I work commercially in a few different styles, using a mix of traditional media and digital. I also make art purely for my own enjoyment, and there's often an overlap between the personal and paid work. 

I've taught art techniques and approaches to classes of school children ... See full profile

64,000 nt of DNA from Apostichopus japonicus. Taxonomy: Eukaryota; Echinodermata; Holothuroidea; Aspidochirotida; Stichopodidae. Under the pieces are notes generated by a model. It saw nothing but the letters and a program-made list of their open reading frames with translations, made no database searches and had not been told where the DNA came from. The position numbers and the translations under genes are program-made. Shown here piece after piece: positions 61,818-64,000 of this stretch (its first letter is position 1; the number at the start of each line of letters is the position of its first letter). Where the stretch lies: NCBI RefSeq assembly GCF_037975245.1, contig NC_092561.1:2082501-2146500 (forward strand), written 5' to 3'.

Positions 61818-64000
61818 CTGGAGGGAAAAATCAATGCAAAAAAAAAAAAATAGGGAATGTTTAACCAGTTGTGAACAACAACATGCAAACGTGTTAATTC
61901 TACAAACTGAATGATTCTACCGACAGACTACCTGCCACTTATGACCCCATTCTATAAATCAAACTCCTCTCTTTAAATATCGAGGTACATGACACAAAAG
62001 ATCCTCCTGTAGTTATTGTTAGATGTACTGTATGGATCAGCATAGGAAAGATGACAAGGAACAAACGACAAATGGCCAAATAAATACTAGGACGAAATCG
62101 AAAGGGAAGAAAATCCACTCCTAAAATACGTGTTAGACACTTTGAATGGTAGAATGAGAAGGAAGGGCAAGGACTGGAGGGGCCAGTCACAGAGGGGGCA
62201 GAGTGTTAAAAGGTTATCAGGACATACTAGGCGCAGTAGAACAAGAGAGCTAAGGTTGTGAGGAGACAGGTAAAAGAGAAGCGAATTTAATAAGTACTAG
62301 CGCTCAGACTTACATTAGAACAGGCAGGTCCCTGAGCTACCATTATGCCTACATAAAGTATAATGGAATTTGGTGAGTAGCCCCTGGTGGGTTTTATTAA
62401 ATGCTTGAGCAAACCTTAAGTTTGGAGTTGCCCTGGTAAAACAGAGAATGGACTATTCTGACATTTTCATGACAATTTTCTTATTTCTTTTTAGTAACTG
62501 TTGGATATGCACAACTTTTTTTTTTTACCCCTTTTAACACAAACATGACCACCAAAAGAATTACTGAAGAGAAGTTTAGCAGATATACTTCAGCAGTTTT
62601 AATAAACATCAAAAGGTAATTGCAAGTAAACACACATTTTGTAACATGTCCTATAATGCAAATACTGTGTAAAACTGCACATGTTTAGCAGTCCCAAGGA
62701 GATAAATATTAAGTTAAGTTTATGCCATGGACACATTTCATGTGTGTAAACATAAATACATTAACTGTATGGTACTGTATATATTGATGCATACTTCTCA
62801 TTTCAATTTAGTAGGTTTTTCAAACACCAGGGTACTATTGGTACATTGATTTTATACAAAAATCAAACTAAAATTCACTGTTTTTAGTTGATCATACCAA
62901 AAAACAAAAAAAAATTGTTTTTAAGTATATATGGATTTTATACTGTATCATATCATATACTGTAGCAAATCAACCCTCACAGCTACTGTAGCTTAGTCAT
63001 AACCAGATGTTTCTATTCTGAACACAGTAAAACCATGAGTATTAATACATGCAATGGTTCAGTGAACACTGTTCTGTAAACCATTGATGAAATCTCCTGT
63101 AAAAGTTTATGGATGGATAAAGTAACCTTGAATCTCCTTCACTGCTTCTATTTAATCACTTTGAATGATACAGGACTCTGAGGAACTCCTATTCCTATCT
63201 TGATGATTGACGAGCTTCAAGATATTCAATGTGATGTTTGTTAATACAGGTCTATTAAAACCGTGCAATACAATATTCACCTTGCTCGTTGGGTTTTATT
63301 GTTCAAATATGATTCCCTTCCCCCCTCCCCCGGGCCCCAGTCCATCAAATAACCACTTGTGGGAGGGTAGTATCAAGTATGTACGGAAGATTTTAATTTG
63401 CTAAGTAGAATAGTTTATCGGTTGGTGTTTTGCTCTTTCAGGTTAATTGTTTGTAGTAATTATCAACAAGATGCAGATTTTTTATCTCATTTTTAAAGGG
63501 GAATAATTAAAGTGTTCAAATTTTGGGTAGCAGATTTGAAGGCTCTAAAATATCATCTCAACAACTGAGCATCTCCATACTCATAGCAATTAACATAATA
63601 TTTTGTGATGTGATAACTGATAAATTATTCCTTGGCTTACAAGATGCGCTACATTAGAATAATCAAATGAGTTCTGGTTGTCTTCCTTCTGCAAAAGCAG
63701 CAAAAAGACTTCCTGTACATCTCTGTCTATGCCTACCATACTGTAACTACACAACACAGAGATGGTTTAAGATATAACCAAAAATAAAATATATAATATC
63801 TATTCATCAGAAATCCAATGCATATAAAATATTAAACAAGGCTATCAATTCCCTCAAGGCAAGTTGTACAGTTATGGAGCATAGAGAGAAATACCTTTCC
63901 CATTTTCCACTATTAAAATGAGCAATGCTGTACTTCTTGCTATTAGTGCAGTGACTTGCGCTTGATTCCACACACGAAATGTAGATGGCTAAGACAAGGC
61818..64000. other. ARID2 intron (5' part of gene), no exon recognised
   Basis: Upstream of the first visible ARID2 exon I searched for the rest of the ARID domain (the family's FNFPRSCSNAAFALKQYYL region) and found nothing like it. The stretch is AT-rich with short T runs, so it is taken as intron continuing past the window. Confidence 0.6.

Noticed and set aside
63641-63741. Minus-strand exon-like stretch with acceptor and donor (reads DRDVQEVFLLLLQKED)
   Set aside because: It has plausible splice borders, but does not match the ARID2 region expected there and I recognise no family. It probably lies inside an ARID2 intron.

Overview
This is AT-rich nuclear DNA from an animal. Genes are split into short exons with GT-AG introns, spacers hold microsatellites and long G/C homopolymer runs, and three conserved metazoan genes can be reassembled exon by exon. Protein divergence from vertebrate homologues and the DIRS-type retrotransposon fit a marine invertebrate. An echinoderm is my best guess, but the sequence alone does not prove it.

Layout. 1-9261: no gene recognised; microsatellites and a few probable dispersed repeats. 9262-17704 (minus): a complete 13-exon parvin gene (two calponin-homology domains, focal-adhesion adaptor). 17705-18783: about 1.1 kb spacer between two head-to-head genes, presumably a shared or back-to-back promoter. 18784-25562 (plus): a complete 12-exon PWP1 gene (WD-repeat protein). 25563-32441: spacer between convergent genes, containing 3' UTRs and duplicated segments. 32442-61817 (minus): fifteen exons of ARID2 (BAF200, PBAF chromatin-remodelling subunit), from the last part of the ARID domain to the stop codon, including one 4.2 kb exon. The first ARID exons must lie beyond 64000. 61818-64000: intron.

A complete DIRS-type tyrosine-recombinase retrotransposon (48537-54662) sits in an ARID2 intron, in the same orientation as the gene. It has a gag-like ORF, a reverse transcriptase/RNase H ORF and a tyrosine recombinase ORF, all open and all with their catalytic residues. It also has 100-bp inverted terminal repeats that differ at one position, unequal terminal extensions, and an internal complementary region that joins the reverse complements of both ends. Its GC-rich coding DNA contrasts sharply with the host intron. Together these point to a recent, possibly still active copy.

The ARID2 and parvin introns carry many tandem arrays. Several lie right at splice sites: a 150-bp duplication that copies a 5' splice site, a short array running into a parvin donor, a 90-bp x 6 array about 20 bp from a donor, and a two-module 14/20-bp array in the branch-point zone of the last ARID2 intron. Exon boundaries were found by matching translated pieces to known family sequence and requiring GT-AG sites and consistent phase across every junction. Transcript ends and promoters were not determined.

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1. Paint with Salt: Creating Easy and Effective Watercolor Textures : Hello and welcome to Paint With Salt, creating easy and effective watercolor textures. If you've never used salt in your painting before, you are going to love it. I'm Kate Willis-Crowley. I also go by the pen name Inky Willis and I'm a professional children's author and illustrator. Creative textures build interest and can help tell a story. In this class, I'll be guiding you through my favorite methods of creating eye-catching textures with just salt and basic watercolor. For your project, we'll be building up a series of test swatches and experiments to fully explore this unique addition towards color. I'm going to get you really familiar with these techniques and share some creative ways that you can start introducing salt textures and effects into your own artwork, whether it's for dragon skin, a night sky, a sea or just a peaceful way to break up flat areas of color. This class is ideal for beginners or artists looking to add a little something extra to their work. It's going to be fun. Let's get started. 2. Materials: Let's look at the materials you'll need for this class. You need some paper, watercolor, sketch or cartridge papers are all great. If you don't have any of those, you can always try these techniques on printer paper. Thinner papers will buckle and bump when wet. But the great thing about salt is it absorbs water. This will help keep your paper fairly flat. You'll need watercolor paints. I'll be using a travel set of watercolor pans, and pans in case you've not had that word are just the solid blocks of pigment. If you'd prefer to use chips of watercolor paint instead, that's totally fine, both can achieve great results. You also need a selection of watercolor brushes. As an absolute minimum, you'll need a couple of medium round brushes. Round brushes are the ones that come up to a point. If you have a watercolor box like mine, there's probably a round brush in there as part of the set. I'm also going to be using a flat brush from time to time. I recommend you do the same if you have one. As this come in handy for painting large areas quickly. You'll need clean water, two cups, and some kitchen roll for wiping and mopping up some spillages, and you'll also need a spoon so that when your salt is totally dry, you can scrape it off. Now very importantly, you'll need some salt. If you just have cheap type of salt, that's okay. It gives really great coverage and you're going to see amazing results with that alone. I'm also going to be experimenting with salt flakes. Alternatively, you might like to try rock salt or any other specialty salts that you might have lurking in your food cupboard. You'll also need a selection of pens and pencils as we'll be drawing on some of our swatches to see what works best in combination with our salt textures. As an illustrator, I'm always thinking about that drawn line and how to combine materials and experimenting widely with various drawing equipment really allows us to find the styles that feel right to us as individual artists. 3. Brush Loading and Over-Loading : Before we start painting, I just want to explain what I mean by brush loading and also brush over-loading. If you're a seasoned painter, feel free to jump ahead to the next video. If not, stay with me, this won't take long. Brush loading is literally the process of loading up your brush with paint or water. I'm actually going to begin by looking at brush over-loading, because when we're using solid watercolor paints, the first thing we generally do is put some water in the mixing tray, and To do this, we want to overload the brush with water by submerging all the hairs into the water. Then lifting that brush and holding it horizontally, we'll just give it a gentle bob just to lose any drips. Then if we keep holding that brush horizontally, we can move it right over to the mixing tray before depositing the water by dragging those hairs against one of the ridges. Depending on how much paint you want to mix, you may need to repeat that a few times to get the right quantity of water. Off course, remember to make sure all the water is deposited from your brush into the mixing tray before you go for your pigment, otherwise, your paint set is going to soon become a very murky swimming pool of color. If you're using paints from tubes of watercolor, this process is a little different. You'll be squeezing out a small amount of paint first into the mixing tray and then adding the water, but still with that over-loaded brush. That's over-loading, and usually we only over-load when we're picking up water, but there may also be times when you want to over-load your brush with paint. For instance, if you want to splatter your paint or when using a particular salt painting technique, which I'll share a little later. Now let's look at brush loading. Once your paint is mixed, you'll want to load your brush with the right amount of paint for the task at hand, and this will vary. For instance, if I'm painting fine detail, then I don't want much paint on my brush at all. Whereas, if I want to fill a large area with color, I'm going to want much more paint. The best way to get familiar with how much paint you need is just to practice painting often. Trust me, it will eventually feel really instinctive. But for now, I'm going to talk about a standard brush load. Basically, the optimum amount of paint my brush is able to hold easily without risk of dripping across my page. To load up my brush, I'm dipping the head of the brush approximately halfway into my pre-mixed paint. Then I'm gently wiping off the excess paint. Because my brush isn't holding too much paint, I can now hold it diagonally in the same way I might hold a pencil. Remember, for loading, half submerge the head of your brush, gently wipe, then hold it diagonally, and for overloading, fully submerge the head of your brush, bob to shake off any excess liquid, then hold horizontally. 4. Getting Started : Getting started. Making a few simple notes alongside your swatches will save you time and effort in the long run. Firstly, I recommend you either number your colors or find your own shorthand way to record. I like to do this by drawing a quick grid to represent my paint set. My paints have two rows of six, so I am adjusting it down like so, I'm putting the numbers 1-12 to correspond with my colors. If you're using tubes of watercolor, then you can either list your paints and number them, or you can make a note of the numbers printed on the tube labels. But beware, these are manufacturer specific, so if you're using a variety of different brands, then these numbers might slip you up. It's also worth making a quick note of the type of salt you're using. I'm splitting my page with table salt on the left and flakes on the right, but of course, go with the layout that suits you best. The key thing to remember is that taking notes now will save you time later. 5. Colour Swatches: The 'Sprinkle and Leave' Method : The first method we're going to look at is the sprinkle and leave method. We're all organized with our color numbering system. I'm going to start by painting a quick swatch of IV black on each side. That's color number 1 in my grid. You can just pick a color. Of course, you don't have to replicate what I'm doing. Just remember that whatever you do, note it down. I'm going to try to keep my swatches as symmetrical as possible. Whatever I paint on the left I'm also painting on the right-hand side. This way, I just need to label my colors on one side, there is no need to duplicate. Then one is still damp. I'm sprinkling a pinch of table salt on the left swatch and the flakes of salt on the right swatch. It's important that once the salt is down that you try not to move it. We want to give it some time to just do its thing. Next, I'm repeating the same process but with some sepia brown. What's interesting is that some pigments are naturally just more granular than others so you might see a slight difference in how different colors respond to salt. I'm labeling that with a two as it's number 2 on my grid. Next, I'm going to combine some sepia brown with some ultramarine. I'm taking a good pinch of salt and making sure I get a fairly even coverage. Then I can label my swatch using a plus sign to show that I've combined two colors together. That's number 2 plus number 8. Lastly, on my top row, I'm going to use a warmer color. This is a really strong pigment called English Venetian red. It's color number 3 on my grids. For my next row, I'm going to experiment with some wet on wet swatches. Wet on wet literally means applying wet paints to an already wet surface. That can either mean painting onto wet paints or in this case, water. At the beginning of this row, I've just written W/W to stands for wet on wet. I'm starting with a base layer of water, then adding a layer of ivory black. Of course, I'm adding my table salt. I'm also writing something that looks a bit like a fraction. This is to record what's on my top layer and what's on my bottom layer. As my bottom layer is just water, I'm writing the number 0 to represent that. You could use a W if you would remember that more easily, zero just works for me. Then above the line, I'm writing the number 1 to show I have used IV black color again. Going again with color number 2 with the wet on wet technique. Then writing that as two over zero sepia brown on water. Then I'm mixing sepia brown and ultramarine. As I write this down is just as before, base layer is water so that's a zero and the top layer is a combination of colors, so I'm writing 2 plus 5. Now, applying the water for color number 3, the Venetian red, and adding that salt. New row. Again, I'm going for a very wet on wet swatches, but this time I'm using paint for my base layer instead of water. Starting with color number 3 and naff the top layer some yellow ocher for even warmth, and applying my salt. I'm writing a three at the bottom of my base color and a four at the top. Then just to see if it makes a difference, which I think is well, I'm switching those. Yellow ocher at the button and the Venetian red on the top, three over four. Now, as my swatches are mainly cool colors, I'm going for something much warmer now. Keeping that yellow ocher on the bottom, but now adding that vivid cadmium red for the top layer. That's 10 over a four. Now swapping those over, so cadmium red on the base with the ocher on top. Now, for these next two rows, I'm going for long swatches because I want to give myself some surfaces to draw on lighter. I'm going for the permanent olive green which is my color number 5, and it's a really rich green. The same again underneath. But we have an upper layer of yellow ocher. Then switching these, so yellow ocher on the base, the olive green on top. As I said, you can just pick the colors that really appeal to you, try any combinations you like. But just remember to note down as you go, is going to save you so much time in the long run. Here I'm just playing about a bit. I'm going half and half with a T for table salt on the left and an F for flakes on the right. Now, just trying a few different color combinations noting down as I go, making sure I have plenty of texture swatches to draw on later. Now I'm going to put this aside until I'm sure it is 100 percent dry. This salt is going to hold moisture a lot longer than the paper. When you do yours, just make sure you give it a good hour at least to dry. Things to remember; keep simple notes as you go, don't move the salt once applied, and once finished, leave until completely dry. 6. The 'Add More Paint' Method : The second method I'm going to show you is what I am calling the add more paint method and you'll soon see why. I'm going to paint three test strips this time. Just like before, I'm labeling to tell the type of salt I've used. Table salt first, then the salt flakes, then a combination of both. To start, I'm going through the steps in method 1. I'm starting by applying my paint. I'm using Prussian blue as a base layer and if you're painting along with me, this would be a good time to use a flat headed brush or a chiseled brush to help cover these large areas quickly. I'm not worrying too much about precision. If the paint isn't typically even, that's absolutely fine. The most important thing right now is speed because we need the paint to still be wet when the salt goes on. Then for the second layer, I'm mixing some permanent carmine with the Prussian blue. Just like before, I'm sprinkling on my salt while the paint is still wet. The same again with the salt flakes. Then lastly, a mix of table salt and the salt flakes. Previously, at this point, I set my swatches aside to dry. This time, as you may have guessed, I'm going to add more paint. I'm preparing some more permanent carmine and I'm going to apply this top layer by overloading my brush with paint, then letting it drip down next to the salt. This way it flows into the salt and gets absorbed, and I'm able to avoid move from the salt out too much. But if you do not, some of the salt grains with your brush don't panic. It's inevitable that some grains are going to be disturbed. Just try to keep it to a minimum. Remember, apply paint around the salt with that overloaded brush and try your hardest not to move the salt. 7. Removing the Salt (Spoon Time!): It's time to grab your spoon and scrape off that salt. This is really straightforward. The most important thing is just to make sure that your paint is definitely completely dry before you start, so that you don't end up smudging your work. Then start by gently scraping the edge of your spoon against the dry salt, and moist should come off just really easily. You might find that some areas are just a bit more stubborn than others and needs a slightly firmer scrape. It's unlikely your salt will be welded to your paper, but if it is, you may want to try again with thinner wood color paint, so just water it down a bit more. Or if you know your paint wasn't too thick, then try with a different paper, but 99 times out of 100 the salt just scrapes right off. Here I'm seeing a really stark contrast between textures created by the salt flakes and the finer textures created with the table salt. I particularly like the way the wet on wet swatches have turned out here. The salt crystals hold the upper color and then they reveal that base color, really cool effect. The same again, scraping up the salt from my AC Moore paint examples, and you'll see this amazing cauliflower effect created by the extra paint being sucked into the salt. Looks almost like lava. I absolutely love this effect. Again, there's a difference between those fine grains and the salt flakes. Combining the two types of salt together makes this wonderful irregularity in the texture. Things to remember, make sure your painting is totally dry, use your spoon to gently scrape off the salt. 8. Drawing On...: I'm now returning to my original texture swatches and I've gathered all my favorite pens and pencils because it's time to experiment with drawing on our salt textures. The point of this lesson is to get to know how different pens and pencils look in combination with the painted textures. So that later when you're using these salt techniques in your own artwork, you can make informed choices about the line characteristics you want. I'm starting with a 3B graphite pencil. This is actually quite subtle which could be useful and I'm going to try to repeat the same squiggles for each test. It might vary slightly so that it's easy to compare. I know I keep saying this but remember to make a note of what you've used. Now I'm using a Kura Toga mechanical pencil with an HB lead which predictably gives a much more precise and graphic line than the graphite pencil. This one's a fineline white Posca pen and it's slightly more transparent than I was expecting which is good to know. I might be able to use this to add subtle highlights to my salt text to illustrations at some point. Now this one is one of my zebra mildliners and these have a thick chiseled end and a thinner pointed end. I'm going to try both mildliners. In case you've not heard of that term, they are like highlighted pens but in subtler colors. I actually love this combination of mildliner and watercolor. Is not overwhelming at all but it builds up the color really beautifully. This next one is a tombow calligraphy pen with a soft nip, they do a hard nip too, but this is the soft one and they can give this really dynamic graphic line. For comparison, I'm going to use a zebra brush pen. This feel a bit different to use but actually they look quite similar. Zebra make a range of thicknesses and this is the thickest. This one is the paper mate flair. It's not calligraphic like the other two I've just used. If you prefer a more consistent line width then this could be the one for you. I must add that because I'm drawing on top of dry paint, I don't need to worry about my pens being water resistant or water proof. If you would like to work the other way round so pen first paint later, then that's a massive consideration. If you are going to draw in pen first, check the pen supply information to make sure your pen is water proof or water resistant. Then make sure you give your ink enough time to dry thoroughly. Another zebra mildliner and now a pigment micron. These are great for an ultra fineline and this is my finest fineliner at 0.05 millimeters. Now another zebra brush pen, this time a medium nip which is slightly closer to the size of that tombow. This is just a regular ball point, so the ink flows really easy to control and it's consistent in that line width. I can adjust the pressure to a degree. This next one is an Illustrator pen by Spectrum Noir. It's alcohol-based and it's actually very quite faint. Let's try a different color in the same range. I'm returning to graphite, this one is an HB graphite pencil which predictably is looking actually quite similar to the 3B. This is the gel pen and I've never been totally convinced by gel pens. The ink flow is sometimes a bit unpredictable but actually it's looking pretty good so I'm going to break the system and try a bit of cross hatching. This is a fineline permanent mark by Pentel followed by a uni pin fineliner. Then just a regular cheap felt tip which actually looks pretty great. As I'm planning on paintings some dragon skin later, I'm just going to draw some little scales. I think it disguises the salt texture a bit too much so I'm not sure I'll be repeating that but this is why this testing stage is so crucial. It's not just about the look of the pens or the pencils, is the feel of them too on top of those salt textures. It really varies a lot. Definitely do your own tests and get to know what feels good and looks good. I'll be using some of these combinations a little later when I share some creative ways to use salt textures in your own artwork. Remember, try a range of pens and pencils and as always, take notes. 9. The Saltwater Method: The saltwater method is a little different. Instead of sprinkling and dissolving one teaspoon of salt in 100 milliliters of water, I'm going to paint directly with this saltwater solution. I'm beginning with a version of wet on wet painting. This time, the base layer is saltwater. I'm going to use this brush just for my salt water. So first off, I'm laying down some saltwater. Then I'm just tapping a small amount of paint on, so we can see it blimp. I'm going to keep my freshwater brushes that free also. It's not an exact science and inevitably, a bit of salt will end up in the freshwater. But I'm going to do my best to avoid cross-contamination. Again, but with a larger surface area of saltwater, and that was roughly the same amount of paint. But notice how it spread to much thinner across the larger surface area. This time, I'm using the same amount of saltwater over that same larger surface area, but I'm adding more and more paint, including a drop of yellow ocher, and it literally expands out like a blooming flower. Now, I'm lying down my saltwater and I'm using a very minimal amount of cadmium red right on the tip of my brush and I'm just repeatedly tapping that onto the saltwater, just to see how the paint behaves. But of course, you're not limited to creating those circular blooms. You can also draw it to your saltwater base layer with your paint, which is what I'm doing now. Another option is to apply your paint first, then your saltwater, and personally, in terms of real-world application, this is my preference. I'm just going to demonstrate by painting a few different shapes, then applying the saltwater. So at first, I'm just gently tapping the saltwater into the paint and now using the saltwater to partially blend two colors together. I strongly recommend that you have a go at this yourself to get really good feel for how much saltwater to apply for your desired outcome. Now for these tests, I'm not worrying about labeling the colors I've used because my focus is really on the bloom and feathering effects that saltwater can produce. Besides, I'm making a quick night of whether my base layer with saltwater or paint. So remember, use separate brushes for your saltwater and your freshwater and also have fun. 10. Idea! Saltwater Florals: Before I start, I prepared myself water exactly as before, with one teaspoon of salt dissolved in a 100 milliliters of water. I want to show you how salt water can be used to paint something beyond circles, stripes, and squiggles. Though of course, those are great too. Unlike salt grains, salt water doesn't particularly helped create texture, but it does have a really beautiful, distinctive character. I'm working from my imagination using permanent carmine to paint the tops of petals. Now switching brushes, I'm adding some salt water. Dragging the brushes through the carmine to extend the shape of those petals. I've kept the paint boat, so there's plenty of pigment for the salt water to pick up. Again with a different petal shape, using that cadmium red. Then, dragging with salt water through the paint to complete the petal shape. Inside that shape, the salt water is feathering. Flower number 3 is going to be different again. Yellow ocher with probably a touch of cadmium from my brush. Then, using the same approach with the salt water. Now for the foliage, I'm extending that leaf shape upwards with the salt water, and again. This makes for a really interesting contrast of sharp and feathered edges. I'm adding some yellow ocher to those front leaves to help bring them forward. Then, using a small amount of salt water to blend and feather that paint. If you're observant, you might notice I'm breaking my own rule about using separate brushes at the [inaudible] , it's so easy to slip up. Especially if you're one of those people who's always accidentally dipping your paint brush into your coffee, and I am definitely one of the those people, so just do your best. Now for finishing touch, I think it would just have these flowers sitting in some phase. I'm using a flat brush just to get that Prussian blue really flat and even. Then, a thinner brush just to finish. There we are, salt water florals. 11. Idea! Seascape : Living by the sea, I can't resist seascapes and beach scenes. There are so many features in seaside scenery that lend themselves to salt texture painting. Sea foam, cloud, sun, these elements are all crying out for some salt. I started by faintly drawing a few key marks indicating where the horizon line is, where the rocks adjusting out, the shape of the water's edge, and wetting the whole page, so that I can start layering up paint without its streaking. I'm also holding my sketch bit up at an angle to help the liquid flow down my page. What my underlying paint be watery and leaves. Because as I said, I tend to work by building up layers, but if you prefer about paint application, then absolutely go for it and let me know how you get on. I'm tightly using my artistic license with the colors. I want a warmth in the foreground and also in the upper sky, so that all the coolness received into the middle of the image. I'm going to stop short of getting into color theory because the focus of this class is texture. But I will say that having some heat in the foreground is a really easy way to give your artwork up to depth. This idea of painting a seascape or a beach scene can be interpreted however suits you. Perhaps as a fine art work in its own right, or if like me, you love a good picture book, then this could work beautifully as the scenery and an illustrated spread. Now, salt is going to play a couple of different roles in this image. Firstly, I'm using it to ask them interest to the sky. I'm also using salt to add texture to my rocky outcrops. I'm sparingly using a bit of salt on the sand as well. Now that's dry, I can scrape off the salt to reveal the texture, and now I can work into my painting, adding definition with pencil. I'm being cavalier with my mild liners, emphasizing that horizon line. Then, adding some warmth to the rocks because why not? There we are, a quick sandy seascape. 12. Idea! Dragon Skin: Let's look at making some salt texture dragon skin. I'm going to focus on the dragon's tail, so that I can really emphasize the skin texture. Let's start it by inking up a twisting tail outline using the Tombaugh calligraphy pen I showed you in the drawing on lesson. I'm working quickly [inaudible] here, getting down a couple of color layers. Then I'm sprinkling on my salt. I'm using flakes for the higher factor part of the tale to give an impression of those bigger scales, then I'm sprinkling table salt across the whole area. I'm painting a boat shadow line, then quickly blending this with water. I've left that to dry completely, and I've scraped off that salt so I can draw on top. I'm adding a bit of definition to the under tail with my Spectrum Noir Illustrator pen. The chiseled end of the mildliners also works really well with the salt texture. It's thick enough to give quick coverage, but it's also transparent enough to let the texture show through. That's my salt texture, dragon skin. 13. Idea! Night Sky: Salt is great for a starry night sky, and I'm going to show you how to paint a super-quick starry scene together with silhouetted skyline. I've roughly, faintly drawn the outline of some [inaudible] and towers across the lower third of my page, leaving plenty of room for that sky. My kids have been watching Aladdin recently and that's probably influencing my drawing. Starting very loosely, I'm holding my sketchbook at an angle to help the paint flow. I'm letting the paints bleed into each other, and I'm deliberately dragging the paint below that skyline. If I were to take it to the skyline exactly, then I'll be more like to slow down with my painting, and then it will be much more likely to streak. Now, sprinkling on some table salt while the paint is still nice and wet and adding a few dots of extra paint on top. You can see that cauliflower effect already with the salt. So I've let that dry off completely and now I'm scraping off the salt before I go any further, and this is because the next stage of painting needs to be a bit more precise and I don't want to accidentally run into a misplaced grain of salt and mess up the skyline. I'm painting the skyline silhouette in two layers: First, a layer of ultramarine blue, and I'm using a smaller brush for those more fiddly bits. You'll notice that my paint layer isn't as flat as it might be, I'm a fan of loose painterly painting and I really don't mind the odd drip. I'm less keen on the dry streaks you get from working too slowly and too [inaudible] , so my priority is always to keep that paint flowing. Then a layer of yellow ocher; yellow ocher is my go-to top layer color, it just seems to make everything hum. This time I'm adding salt simply to make this flat area of color more enticing. Once it's dry, that's it, I'm not asking anymore drawing this time. Here's my quick and salty night sky. 14. Thank You : Thank you for watching. You now have the skills you need to begin introducing salt textures to your artwork, and I would love to see your salt experiments. So please share photos of your work at any stage. Nothing you share has to be polished. It's so motivating to other students to see classwork being shared. If you would like to be alerted to my future classes, then please remember just to press that follow button. I'm on Instagram and Twitter as @inky_willis, where you'll find me sharing illustrations and chatting about children's book. So, come find me there. If you are itching to take those watercolors skills even further, I recommend you watch Jen Dixon's Bootcamp classes here on Skillshare. Jen's classes will expand the versatility of your brushwork. They'll improve your color mixing and just open up a whole host of painting possibilities. So do check those out. Once again, thank you so much for watching and I can't wait to see your salt textures.